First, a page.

Insights from our latest research: to sell your advisory service, tell the right story

13th Oct 2021
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Insights for accountants

Small business owners can and do benefit from the expert advice their accountants give them. Many are still unaware of the value of this guidance – but the right messaging from accountants can help.

Our most recent research report in association with ACCA: ‘What’s stopping your accounting firm connecting with the right clients?’, revealed that more than three quarters (76%) of SMEs already see their accountant as a business adviser, and 68% see them as a business mentor.

We know from previous research, however, that SMEs tend not to place a high value on those advisory services. If accountants are already giving valuable advice and mentorship, but business owners aren’t willing to pay, it suggests those services are being provided informally, at a low cost or for free. 

What’s missing in many cases is the right narrative around those services. That means showing clearly what exactly your service includes, connecting it with the problems your clients are facing, and positioning yourself as an expert they can trust to solve them. In other words, you’re showing how your firm fits in with your clients’ story, and how you’re going to make their lives easier.

In our research report, you can read more about SME attitudes to advisory services alongside several other areas including businesses’ top challenges, digital adoption and what they look for in an accountant. For now, though, let’s dig into the advisory topic a bit more.

Defining your advisory service

To get a better understanding of what ‘advice’ as an accountancy service means to SMEs, we asked which areas they would expect to be covered as part of an accountant’s advisory service. 

Business planning was at the top of the list, with 51% saying they thought this would be included, followed by 49% for both financial forecasting and business strategy.

On the other hand, fewer people expected an accountant’s advisory service to involve ‘support with systems and processes’ (35%) and ‘support with technology’ (30%).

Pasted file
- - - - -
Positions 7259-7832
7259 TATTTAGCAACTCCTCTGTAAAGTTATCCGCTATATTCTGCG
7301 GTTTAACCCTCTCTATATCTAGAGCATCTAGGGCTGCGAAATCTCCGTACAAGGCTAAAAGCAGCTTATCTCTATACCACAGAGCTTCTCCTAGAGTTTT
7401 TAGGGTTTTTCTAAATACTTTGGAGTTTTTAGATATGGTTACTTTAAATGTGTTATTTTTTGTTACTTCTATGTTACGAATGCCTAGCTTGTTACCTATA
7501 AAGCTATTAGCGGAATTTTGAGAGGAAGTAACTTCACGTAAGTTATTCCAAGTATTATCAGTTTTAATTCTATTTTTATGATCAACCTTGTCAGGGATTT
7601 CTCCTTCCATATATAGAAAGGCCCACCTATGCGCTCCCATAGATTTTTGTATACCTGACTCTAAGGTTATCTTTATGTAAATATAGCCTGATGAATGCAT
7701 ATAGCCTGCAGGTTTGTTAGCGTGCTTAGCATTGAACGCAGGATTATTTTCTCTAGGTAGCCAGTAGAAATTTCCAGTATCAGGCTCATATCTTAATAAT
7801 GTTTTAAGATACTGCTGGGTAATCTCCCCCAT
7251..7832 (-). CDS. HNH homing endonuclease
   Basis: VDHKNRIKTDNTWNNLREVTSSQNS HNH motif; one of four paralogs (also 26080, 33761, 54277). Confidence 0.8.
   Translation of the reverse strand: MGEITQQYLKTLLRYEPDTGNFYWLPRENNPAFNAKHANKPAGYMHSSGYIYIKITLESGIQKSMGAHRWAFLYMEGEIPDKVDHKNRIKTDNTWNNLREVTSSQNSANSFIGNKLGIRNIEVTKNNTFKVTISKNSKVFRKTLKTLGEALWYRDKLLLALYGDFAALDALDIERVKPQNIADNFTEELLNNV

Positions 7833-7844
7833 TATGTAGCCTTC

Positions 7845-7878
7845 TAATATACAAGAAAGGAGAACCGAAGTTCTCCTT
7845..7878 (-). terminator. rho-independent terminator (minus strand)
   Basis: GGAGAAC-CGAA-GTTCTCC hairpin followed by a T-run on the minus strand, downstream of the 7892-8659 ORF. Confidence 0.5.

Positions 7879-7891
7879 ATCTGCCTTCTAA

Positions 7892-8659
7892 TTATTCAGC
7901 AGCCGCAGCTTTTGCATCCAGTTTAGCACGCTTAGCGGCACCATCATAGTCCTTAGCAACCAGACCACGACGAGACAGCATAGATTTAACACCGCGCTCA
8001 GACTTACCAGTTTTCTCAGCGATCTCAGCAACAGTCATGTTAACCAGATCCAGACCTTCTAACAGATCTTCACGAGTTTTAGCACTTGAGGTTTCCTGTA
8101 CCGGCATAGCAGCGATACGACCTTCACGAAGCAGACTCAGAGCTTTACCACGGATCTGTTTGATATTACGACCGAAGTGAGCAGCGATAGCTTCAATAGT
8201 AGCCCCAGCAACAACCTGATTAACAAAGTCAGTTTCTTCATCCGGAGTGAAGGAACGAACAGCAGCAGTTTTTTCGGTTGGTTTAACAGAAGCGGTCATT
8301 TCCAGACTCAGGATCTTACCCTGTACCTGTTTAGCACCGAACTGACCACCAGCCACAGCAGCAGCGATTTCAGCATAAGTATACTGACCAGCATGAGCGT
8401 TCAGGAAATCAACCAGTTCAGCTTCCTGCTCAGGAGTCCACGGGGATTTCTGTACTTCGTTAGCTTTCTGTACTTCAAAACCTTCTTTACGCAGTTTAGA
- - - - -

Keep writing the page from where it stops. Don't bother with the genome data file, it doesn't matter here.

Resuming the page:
Depending on your firm’s specific expertise, and the needs of your clients, you might mention some or all of these things when you describe your advisory service. Either way, make sure you start with a value-led proposition to ensure what you’re offering matches up with the benefits those clients will find most valuable.

Describing your advisory service

When we interviewed business owners in one-on-one sessions, they also seemed puzzled by the nature of accountants’ advisory services – what kind of advice did we mean? Should their accountant really be telling them how to run their own business?

The consensus among the business owners we spoke to was that if they were to seek strategic advice, they would want it to be from someone who knows their sector, understands their needs, and has experience of running a business.

The reality is, if you’re running an accountancy firm, you already do have experience of running a business. Besides, many firm partners have industry experience outside of accountancy alone.

The problem for some interviewees seemed to be that their accountant was slightly removed from the reality of their situation – that they looked at things in a distinctly accountancy-focused way, rather than from the business owner’s point of view.

There are two main ways you can change the narrative: by demonstrating your experience as an expert in your niche, and by connecting with your target clients and building trust. 

For in-depth insights and practical tips on connecting with your ideal clients, download our newest research report in association with ACCA.

Editorial: Melissa Tredinnick, Managing Editor, PracticeWeb